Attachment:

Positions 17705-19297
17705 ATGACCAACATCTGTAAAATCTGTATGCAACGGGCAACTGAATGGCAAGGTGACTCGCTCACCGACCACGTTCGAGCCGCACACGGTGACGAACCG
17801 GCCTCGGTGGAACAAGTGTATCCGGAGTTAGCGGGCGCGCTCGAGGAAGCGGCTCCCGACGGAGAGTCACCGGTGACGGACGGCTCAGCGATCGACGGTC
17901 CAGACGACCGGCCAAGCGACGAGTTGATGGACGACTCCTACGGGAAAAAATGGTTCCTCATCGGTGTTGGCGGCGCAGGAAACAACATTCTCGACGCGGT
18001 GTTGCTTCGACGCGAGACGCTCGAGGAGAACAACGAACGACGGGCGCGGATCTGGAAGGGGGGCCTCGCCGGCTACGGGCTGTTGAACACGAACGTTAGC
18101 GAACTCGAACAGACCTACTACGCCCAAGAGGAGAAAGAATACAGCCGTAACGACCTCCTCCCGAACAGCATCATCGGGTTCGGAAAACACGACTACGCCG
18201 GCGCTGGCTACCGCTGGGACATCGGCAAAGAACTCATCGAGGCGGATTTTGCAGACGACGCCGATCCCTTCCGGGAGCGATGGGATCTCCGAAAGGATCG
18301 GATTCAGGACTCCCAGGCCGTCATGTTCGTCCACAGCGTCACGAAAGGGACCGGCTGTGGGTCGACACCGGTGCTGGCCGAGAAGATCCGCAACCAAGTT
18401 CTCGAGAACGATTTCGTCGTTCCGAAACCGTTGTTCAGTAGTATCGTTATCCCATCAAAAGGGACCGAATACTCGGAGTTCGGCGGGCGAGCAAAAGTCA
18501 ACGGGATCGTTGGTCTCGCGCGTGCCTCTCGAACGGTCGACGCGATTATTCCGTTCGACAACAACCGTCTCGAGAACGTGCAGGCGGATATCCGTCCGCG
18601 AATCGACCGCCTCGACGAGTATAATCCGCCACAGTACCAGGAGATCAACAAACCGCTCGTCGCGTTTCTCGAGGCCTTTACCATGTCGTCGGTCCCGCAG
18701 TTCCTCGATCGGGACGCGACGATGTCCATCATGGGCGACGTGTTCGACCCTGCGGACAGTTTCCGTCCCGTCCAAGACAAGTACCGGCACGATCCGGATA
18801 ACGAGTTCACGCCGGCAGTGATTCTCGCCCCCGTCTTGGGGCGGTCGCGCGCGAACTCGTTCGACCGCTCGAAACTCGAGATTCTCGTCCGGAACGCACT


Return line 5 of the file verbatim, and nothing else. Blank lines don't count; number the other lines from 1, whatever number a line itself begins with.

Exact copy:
18001 GTTGCTTCGACGCGAGACGCTCGAGGAGAACAACGAACGACGGGCGCGGATCTGGAAGGGGGGCCTCGCCGGCTACGGGCTGTTGAACACGAACGTTAGC